If you're a restaurant, is your product food? If so why not open a grocery store or strictly deliver. You need to understand what your product truly is.

If you don't know your product then how do you know what to sell. It sounds basic but many businesses aren't clear on the product they are selling. They may know that they are selling and they may be selling decently, but if you don't know what it is you’re selling how can you market it and target it to your customers?

I know you’re thinking, “Well, of course I know what my product is. It is X.” Some of you are right but for others it is actually W.

We were recently talking to a new real estate investment company. Their goal is to buy rental buildings with the help of investors of either time or money. Ultimately they need to have renters. Can you guess what their product is?

At first blush the product is their buildings. They need to attract renters with the product of their building. Initially their target was renters. On the flip side they still need investors. Afterall, they are the ones investing in the building. We saw a discrepancy.

You should only have one target audience. In their case it's either renters or investors. Choose your target and work backwards if this is your situation.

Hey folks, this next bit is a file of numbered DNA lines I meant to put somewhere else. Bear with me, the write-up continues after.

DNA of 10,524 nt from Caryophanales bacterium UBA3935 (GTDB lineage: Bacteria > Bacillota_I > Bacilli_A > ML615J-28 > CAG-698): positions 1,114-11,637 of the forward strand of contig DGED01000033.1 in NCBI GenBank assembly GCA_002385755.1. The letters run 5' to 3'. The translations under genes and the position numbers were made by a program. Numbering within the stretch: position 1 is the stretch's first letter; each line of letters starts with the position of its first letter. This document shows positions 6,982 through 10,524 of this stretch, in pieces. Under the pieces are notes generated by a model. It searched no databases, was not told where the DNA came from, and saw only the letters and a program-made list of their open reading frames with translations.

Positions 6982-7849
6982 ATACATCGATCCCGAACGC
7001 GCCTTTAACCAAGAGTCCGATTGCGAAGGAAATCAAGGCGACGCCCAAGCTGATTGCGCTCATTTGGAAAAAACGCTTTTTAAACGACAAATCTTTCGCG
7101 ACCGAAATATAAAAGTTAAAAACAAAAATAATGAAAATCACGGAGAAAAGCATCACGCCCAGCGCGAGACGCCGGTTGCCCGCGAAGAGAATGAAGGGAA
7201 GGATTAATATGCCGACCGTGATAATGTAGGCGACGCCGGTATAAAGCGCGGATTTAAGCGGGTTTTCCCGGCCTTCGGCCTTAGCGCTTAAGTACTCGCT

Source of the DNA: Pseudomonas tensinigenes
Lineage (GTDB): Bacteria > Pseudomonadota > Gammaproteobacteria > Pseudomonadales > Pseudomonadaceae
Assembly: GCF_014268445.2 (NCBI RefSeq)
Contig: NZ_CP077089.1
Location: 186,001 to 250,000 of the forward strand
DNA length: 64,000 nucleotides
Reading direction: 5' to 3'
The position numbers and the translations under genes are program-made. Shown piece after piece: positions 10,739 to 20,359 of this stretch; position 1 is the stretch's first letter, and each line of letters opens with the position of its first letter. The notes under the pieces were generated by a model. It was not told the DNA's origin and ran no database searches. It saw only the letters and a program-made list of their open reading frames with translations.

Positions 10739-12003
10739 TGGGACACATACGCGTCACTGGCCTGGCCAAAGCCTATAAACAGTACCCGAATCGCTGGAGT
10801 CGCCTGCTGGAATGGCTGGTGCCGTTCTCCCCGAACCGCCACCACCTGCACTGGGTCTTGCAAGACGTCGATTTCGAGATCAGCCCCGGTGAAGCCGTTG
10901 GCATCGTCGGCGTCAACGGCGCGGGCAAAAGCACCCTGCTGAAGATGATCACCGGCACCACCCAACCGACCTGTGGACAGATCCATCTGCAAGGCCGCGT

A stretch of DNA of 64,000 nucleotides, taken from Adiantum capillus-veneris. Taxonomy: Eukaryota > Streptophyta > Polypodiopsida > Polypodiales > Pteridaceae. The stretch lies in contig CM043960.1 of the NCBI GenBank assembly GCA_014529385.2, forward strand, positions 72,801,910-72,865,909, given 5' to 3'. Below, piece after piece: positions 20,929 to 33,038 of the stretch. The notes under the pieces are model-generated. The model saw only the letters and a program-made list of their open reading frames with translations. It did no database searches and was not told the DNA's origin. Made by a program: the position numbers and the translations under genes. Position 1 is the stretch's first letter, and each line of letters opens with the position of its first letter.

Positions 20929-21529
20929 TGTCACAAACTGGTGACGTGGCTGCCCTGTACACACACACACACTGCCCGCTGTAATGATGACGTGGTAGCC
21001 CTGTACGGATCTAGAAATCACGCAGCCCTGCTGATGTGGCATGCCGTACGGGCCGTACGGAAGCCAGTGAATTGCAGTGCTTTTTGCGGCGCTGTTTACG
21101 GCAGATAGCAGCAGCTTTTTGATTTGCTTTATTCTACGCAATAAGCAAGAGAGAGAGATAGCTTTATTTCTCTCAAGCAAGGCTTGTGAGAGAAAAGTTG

Let's work out what their product is. They make money from renters for themselves and their investors. They need to essentially sell the prospect of income from renters to their investors to buy into. This lateral shift means their product is actually renters and rental income.

Yes, they need to make sure they have an ample supply of renters and will need to attract them one way or another but ultimately they need buy in from investors. Renters are basically stock just like books are in a book store.

The only way the business works is if they sell the investment opportunity of renters. Investors don’t actually even care what building it is as long as it makes them money.

If the building is the product, their goal would be to just find the nicest, newest building they could find. There are no guarantees that building would reach capacity of renters, though.

With this clarity they can re-strategize their entire marketing plan. They know the product and their target. Now their goal is to reach their target customers with messaging that promotes their product. They can focus on finding buildings that have the highest potential of renters and rental income.

Think of it this way. When you go to the movie theater what are you buying—truly? What is the product they offer you every time you go? You're just going for a movie right?